Tuesday, March 23, 2010


March 25, 2010

Last Sunday's rush to passage of the health-care reform bill by the House of Representatives was an example of high drama you never thought happened in a place better known for droning diatribes made to an empty chamber. It was a parliamentary flurry of motions and amendments and scrupulously-timed speechlets and nail-biting votes. For those watching it on TV, the experience was positively exhilarating, a seldom-seen live civics lesson on how bills become laws, how your do-nothing Congress actually does something. It may have changed the minds of not a few young voters about the value of entering public service.
Another civics lesson, far beyond the scope of textbooks, was the way in which Speaker Nancy Pelosi and President Barack Obama marshaled their recalcitrant troops for the necessary 216 votes, an outcome quite uncertain just hours before.
To the surprise of almost everybody, they hauled in the two big fighting fish of totally different ideological species, single-payer proponent Dennis Kucinich and abortion opponent Bart Stupak, along with their respective schools.
Exactly how they did it may never be fully known. No smarmy sweeteners like those bestowed on certain Senators are yet evident; it appears to have been the result of fervent appeal to party loyalty, the promise that their respective objections would not go unheeded, and Obama's Voltairian mantra, "We cannot let the perfect be the enemy of the good." Whatever the tactics, it was a masterful display of the power of persuasion, Dale Carnegie on steroids.
Of all the high drama, swaying Stupak and his anti-abortion Democratic colleagues was certainly the highest. Long before Saturday's vote, this new little caucus, whose convictions had been excluded from the Democratic tent and platform for decades, became the makers or breakers of health-care legislation. They were no naïve fools, either, showing serpentine political acumen first in allying themselves with the Republican minority to block passage of last November's House bill unless highly restrictive language on abortion funding were included, and then in pulling the rug out from under them by going with their party at virtually the last minute on Sunday ("Baby killer!").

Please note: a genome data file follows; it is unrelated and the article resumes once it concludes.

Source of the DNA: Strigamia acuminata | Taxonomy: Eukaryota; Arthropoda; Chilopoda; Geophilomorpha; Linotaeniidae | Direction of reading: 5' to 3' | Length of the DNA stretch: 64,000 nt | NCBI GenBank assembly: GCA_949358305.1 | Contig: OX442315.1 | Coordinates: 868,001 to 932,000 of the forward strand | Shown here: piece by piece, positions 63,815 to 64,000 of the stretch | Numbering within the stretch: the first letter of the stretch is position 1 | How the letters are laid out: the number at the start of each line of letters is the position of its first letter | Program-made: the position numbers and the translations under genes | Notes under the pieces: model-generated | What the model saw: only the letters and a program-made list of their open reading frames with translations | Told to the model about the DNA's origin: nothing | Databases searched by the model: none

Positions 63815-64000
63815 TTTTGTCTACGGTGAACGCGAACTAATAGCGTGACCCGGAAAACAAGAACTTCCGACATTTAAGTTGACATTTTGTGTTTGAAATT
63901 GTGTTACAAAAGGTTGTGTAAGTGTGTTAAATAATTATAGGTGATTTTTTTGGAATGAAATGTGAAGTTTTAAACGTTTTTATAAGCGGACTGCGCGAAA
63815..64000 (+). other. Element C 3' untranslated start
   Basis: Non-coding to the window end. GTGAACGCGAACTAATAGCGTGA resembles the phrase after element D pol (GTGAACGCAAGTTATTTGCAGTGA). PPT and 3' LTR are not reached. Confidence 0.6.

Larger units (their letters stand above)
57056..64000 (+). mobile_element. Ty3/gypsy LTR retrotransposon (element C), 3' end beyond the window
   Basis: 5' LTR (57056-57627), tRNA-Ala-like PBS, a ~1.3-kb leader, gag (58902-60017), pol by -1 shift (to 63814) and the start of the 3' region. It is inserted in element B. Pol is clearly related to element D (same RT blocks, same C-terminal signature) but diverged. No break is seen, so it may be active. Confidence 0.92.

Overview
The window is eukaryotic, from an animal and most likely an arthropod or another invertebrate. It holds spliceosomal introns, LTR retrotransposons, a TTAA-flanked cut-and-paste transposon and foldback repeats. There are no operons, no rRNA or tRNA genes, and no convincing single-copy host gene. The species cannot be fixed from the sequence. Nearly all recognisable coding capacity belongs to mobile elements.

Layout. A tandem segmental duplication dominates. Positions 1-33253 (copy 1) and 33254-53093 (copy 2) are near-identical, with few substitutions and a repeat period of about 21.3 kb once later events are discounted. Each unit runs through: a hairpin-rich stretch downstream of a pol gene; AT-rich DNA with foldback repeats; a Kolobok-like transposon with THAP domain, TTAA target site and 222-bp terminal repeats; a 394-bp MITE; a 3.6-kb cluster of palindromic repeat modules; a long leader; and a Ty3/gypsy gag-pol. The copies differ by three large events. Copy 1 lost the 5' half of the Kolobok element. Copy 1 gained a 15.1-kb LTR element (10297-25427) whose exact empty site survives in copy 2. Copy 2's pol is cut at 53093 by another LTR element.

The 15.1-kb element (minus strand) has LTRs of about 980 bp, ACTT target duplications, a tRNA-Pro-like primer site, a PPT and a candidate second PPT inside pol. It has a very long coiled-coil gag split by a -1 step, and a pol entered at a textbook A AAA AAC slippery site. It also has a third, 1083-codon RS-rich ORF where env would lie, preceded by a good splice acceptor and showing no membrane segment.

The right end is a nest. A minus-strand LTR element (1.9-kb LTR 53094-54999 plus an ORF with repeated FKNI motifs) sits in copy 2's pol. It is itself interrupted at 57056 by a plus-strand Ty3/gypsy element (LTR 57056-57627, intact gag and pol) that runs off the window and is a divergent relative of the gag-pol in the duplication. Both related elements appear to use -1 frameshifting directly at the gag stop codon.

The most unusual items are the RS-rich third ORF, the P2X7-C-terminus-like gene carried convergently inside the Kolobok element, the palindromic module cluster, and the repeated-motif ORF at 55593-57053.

Stupak himself was the best of all. Last week, when the Network nuns defied their own bishops by coming out in favor of the bill, he enfuriated them by declaring that "on right-to-life issues, we don't call the nuns"; days later, he reversed positions and became their hero. Most interestingly, Stupak and Co. not only exhibited a flexibility seldom seen in the anti- abortion movement but forced flexibility from staunch abortion- rights advocates Pelosi and Obama. Both sides, for the time being at least, eschewed the perfect for the good.
Many more fascinating developments still lie ahead. The first is what enactment of this law will do to the fate of the Democrats in general and Democrat-in-Chief Obama in particular. Over the months, the public has expressed ambivalence at best and hostility at worst both to the legislation and to the legislative process itself. Republicans act convinced that they can still tap into fears of "socialized medicine" and fan a backlash to the majority party's parliamentary ploys; Democrats act convinced that once the law is on the books and people see its immediate effects, they'll come around to support it. We'll get a hard sell from both sides right through the November elections.
The second development is development; reforming the health-care system is a work in progress. Next week, Senate Republicans will try to thwart the House's "fixes" to the new law, then try to repeal it altogether; neither attempt is likely to succeed. Progressive Democrats will do the opposite, proposing gradual changes leading to what they've wanted all along, a sleek and seamless single-payer plan. Having a law in place may allow them to do what they couldn't do in committee; as with Medicare — initially indefensible but now indispensable — they believe that once people see government actually doing some good, they'll ask for even more of it.
As with much high drama, the denouement may be as exciting as the climax.

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